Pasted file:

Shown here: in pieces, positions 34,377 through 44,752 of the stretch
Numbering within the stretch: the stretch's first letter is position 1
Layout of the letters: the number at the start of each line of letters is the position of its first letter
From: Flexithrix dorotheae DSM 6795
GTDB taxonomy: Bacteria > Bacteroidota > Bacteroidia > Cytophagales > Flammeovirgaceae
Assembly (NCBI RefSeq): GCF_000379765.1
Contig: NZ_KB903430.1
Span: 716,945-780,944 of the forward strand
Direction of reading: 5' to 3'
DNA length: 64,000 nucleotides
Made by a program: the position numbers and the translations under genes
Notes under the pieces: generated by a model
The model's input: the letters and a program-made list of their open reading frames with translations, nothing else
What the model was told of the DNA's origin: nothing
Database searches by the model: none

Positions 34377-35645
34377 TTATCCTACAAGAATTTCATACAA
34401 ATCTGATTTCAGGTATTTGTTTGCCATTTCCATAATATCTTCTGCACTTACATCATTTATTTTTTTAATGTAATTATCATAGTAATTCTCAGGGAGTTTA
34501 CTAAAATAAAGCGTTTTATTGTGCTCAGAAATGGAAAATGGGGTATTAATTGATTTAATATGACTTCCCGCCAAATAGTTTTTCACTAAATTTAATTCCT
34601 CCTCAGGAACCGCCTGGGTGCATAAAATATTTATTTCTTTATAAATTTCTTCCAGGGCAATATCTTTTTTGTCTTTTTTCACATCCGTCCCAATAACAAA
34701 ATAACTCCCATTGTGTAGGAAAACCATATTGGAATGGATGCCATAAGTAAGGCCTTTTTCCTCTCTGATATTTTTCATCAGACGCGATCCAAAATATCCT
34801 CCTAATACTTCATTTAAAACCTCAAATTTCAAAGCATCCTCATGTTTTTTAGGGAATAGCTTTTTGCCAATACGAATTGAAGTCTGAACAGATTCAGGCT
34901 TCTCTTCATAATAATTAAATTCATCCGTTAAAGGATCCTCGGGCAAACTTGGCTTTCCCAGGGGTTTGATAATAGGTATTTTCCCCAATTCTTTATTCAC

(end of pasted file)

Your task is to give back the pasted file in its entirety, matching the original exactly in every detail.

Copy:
Shown here: in pieces, positions 34,377 through 44,752 of the stretch
Numbering within the stretch: the stretch's first letter is position 1
Layout of the letters: the number at the start of each line of letters is the position of its first letter
From: Flexithrix dorotheae DSM 6795
GTDB taxonomy: Bacteria > Bacteroidota > Bacteroidia > Cytophagales > Flammeovirgaceae
Assembly (NCBI RefSeq): GCF_000379765.1
Contig: NZ_KB903430.1
Span: 716,945-780,944 of the forward strand
Direction of reading: 5' to 3'
DNA length: 64,000 nucleotides
Made by a program: the position numbers and the translations under genes
Notes under the pieces: generated by a model
The model's input: the letters and a program-made list of their open reading frames with translations, nothing else
What the model was told of the DNA's origin: nothing
Database searches by the model: none

Positions 34377-35645
34377 TTATCCTACAAGAATTTCATACAA
34401 ATCTGATTTCAGGTATTTGTTTGCCATTTCCATAATATCTTCTGCACTTACATCATTTATTTTTTTAATGTAATTATCATAGTAATTCTCAGGGAGTTTA
34501 CTAAAATAAAGCGTTTTATTGTGCTCAGAAATGGAAAATGGGGTATTAATTGATTTAATATGACTTCCCGCCAAATAGTTTTTCACTAAATTTAATTCCT
34601 CCTCAGGAACCGCCTGGGTGCATAAAATATTTATTTCTTTATAAATTTCTTCCAGGGCAATATCTTTTTTGTCTTTTTTCACATCCGTCCCAATAACAAA
34701 ATAACTCCCATTGTGTAGGAAAACCATATTGGAATGGATGCCATAAGTAAGGCCTTTTTCCTCTCTGATATTTTTCATCAGACGCGATCCAAAATATCCT
34801 CCTAATACTTCATTTAAAACCTCAAATTTCAAAGCATCCTCATGTTTTTTAGGGAATAGCTTTTTGCCAATACGAATTGAAGTCTGAACAGATTCAGGCT
34901 TCTCTTCATAATAATTAAATTCATCCGTTAAAGGATCCTCGGGCAAACTTGGCTTTCCCAGGGGTTTGATAATAGGTATTTTCCCCAATTCTTTATTCAC